The turning point for Bridgwater came in the year 1200 with King Johnon the throne. In earlier years, Brewer had been instrumental in delivering the ransom money which paid for the release of Richard the Lionheart whenhe had been incarcerated in Germany. In later years, 1215, he would be at King John’s side advising on the signing of the Magna Carta. Brewer had recognised the potential for Bridgwater to be more than just a quayside. He knew that if a bridge could be thrown across the river, the village would become a strategic point in Somerset with tall-masted ships bringing goods in from the Bristol Channel being unable to sail beyond the bridge. Thus Bridgwater would become a transport depot where sea-borne goods would be transferred from ships to barges, and horse and foot traffic would cross the River Parrett using the new bridge, unhindered by the tide.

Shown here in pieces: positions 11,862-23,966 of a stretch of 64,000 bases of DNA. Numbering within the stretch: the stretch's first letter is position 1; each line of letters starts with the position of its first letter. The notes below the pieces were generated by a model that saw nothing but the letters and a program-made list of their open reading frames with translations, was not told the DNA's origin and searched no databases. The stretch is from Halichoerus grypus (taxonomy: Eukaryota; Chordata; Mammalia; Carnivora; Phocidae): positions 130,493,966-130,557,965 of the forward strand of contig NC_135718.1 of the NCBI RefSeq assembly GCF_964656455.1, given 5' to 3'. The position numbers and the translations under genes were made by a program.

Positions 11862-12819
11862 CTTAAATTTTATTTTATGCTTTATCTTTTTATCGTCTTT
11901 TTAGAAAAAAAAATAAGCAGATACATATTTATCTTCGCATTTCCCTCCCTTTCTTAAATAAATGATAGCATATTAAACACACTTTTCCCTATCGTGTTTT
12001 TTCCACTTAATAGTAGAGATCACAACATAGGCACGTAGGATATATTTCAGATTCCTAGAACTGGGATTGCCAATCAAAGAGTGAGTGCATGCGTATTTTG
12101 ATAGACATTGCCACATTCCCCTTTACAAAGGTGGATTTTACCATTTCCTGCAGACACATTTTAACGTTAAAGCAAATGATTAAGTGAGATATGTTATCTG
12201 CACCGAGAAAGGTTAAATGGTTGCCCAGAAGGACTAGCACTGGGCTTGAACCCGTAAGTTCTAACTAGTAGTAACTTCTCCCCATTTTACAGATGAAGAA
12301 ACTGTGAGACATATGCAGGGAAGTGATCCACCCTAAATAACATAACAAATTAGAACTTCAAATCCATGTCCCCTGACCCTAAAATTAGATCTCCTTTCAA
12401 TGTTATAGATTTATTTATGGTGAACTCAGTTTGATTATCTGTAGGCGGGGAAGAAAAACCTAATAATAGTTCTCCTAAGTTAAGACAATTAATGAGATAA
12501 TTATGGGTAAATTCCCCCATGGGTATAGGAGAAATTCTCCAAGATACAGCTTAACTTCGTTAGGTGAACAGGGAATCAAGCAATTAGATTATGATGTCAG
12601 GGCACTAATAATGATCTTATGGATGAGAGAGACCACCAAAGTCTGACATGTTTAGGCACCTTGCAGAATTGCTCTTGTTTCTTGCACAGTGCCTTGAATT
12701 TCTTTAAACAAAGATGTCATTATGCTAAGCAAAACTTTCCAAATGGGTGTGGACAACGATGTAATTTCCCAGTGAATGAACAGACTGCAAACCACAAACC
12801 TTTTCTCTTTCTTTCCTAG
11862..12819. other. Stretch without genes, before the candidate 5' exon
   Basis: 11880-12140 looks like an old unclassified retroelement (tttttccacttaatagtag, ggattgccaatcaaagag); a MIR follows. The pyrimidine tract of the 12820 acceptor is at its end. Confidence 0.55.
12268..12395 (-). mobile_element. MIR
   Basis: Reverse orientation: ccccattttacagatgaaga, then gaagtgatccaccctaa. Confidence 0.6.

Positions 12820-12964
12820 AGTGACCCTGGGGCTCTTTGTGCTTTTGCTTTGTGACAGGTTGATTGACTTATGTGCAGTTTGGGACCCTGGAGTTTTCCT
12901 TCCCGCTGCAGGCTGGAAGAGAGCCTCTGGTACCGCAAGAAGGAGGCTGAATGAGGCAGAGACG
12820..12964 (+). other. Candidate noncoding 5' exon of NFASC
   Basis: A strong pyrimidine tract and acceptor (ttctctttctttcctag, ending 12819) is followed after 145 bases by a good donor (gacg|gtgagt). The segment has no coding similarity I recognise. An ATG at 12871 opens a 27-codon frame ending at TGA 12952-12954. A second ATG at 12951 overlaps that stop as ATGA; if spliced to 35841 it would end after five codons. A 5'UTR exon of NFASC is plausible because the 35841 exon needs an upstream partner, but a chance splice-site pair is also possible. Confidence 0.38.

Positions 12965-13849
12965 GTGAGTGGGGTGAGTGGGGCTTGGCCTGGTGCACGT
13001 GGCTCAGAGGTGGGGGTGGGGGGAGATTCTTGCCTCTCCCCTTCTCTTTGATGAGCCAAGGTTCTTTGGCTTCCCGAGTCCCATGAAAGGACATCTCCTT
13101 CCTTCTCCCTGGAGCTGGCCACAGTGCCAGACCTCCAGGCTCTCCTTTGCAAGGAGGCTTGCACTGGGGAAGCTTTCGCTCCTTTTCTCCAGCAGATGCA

Such a crossroads of land and river routes would require a castle to defend it. King John, in his second year on the throne, was with William Brewer in France, travelling to Chinon, near Tours. On the way, Brewer suggested to King John that Bridgwater was an ideal location for a bridge and a castle. As the day progressed, scribes began to draw up the charter which would grant Bridgwater its freedom, giving it borough status allowing burgage rent to be collected by the town’s reeves and putting an end to serfdom. During the evening of June 26th, 1200, King John placed his seal upon the charter and Bridgwater as a free town was born. It was time for William Brewer to turn his vision to a reality. A town with a bridge, a commercial centre unlike any other in the county.
Text Copyright © 2008 Roger Evans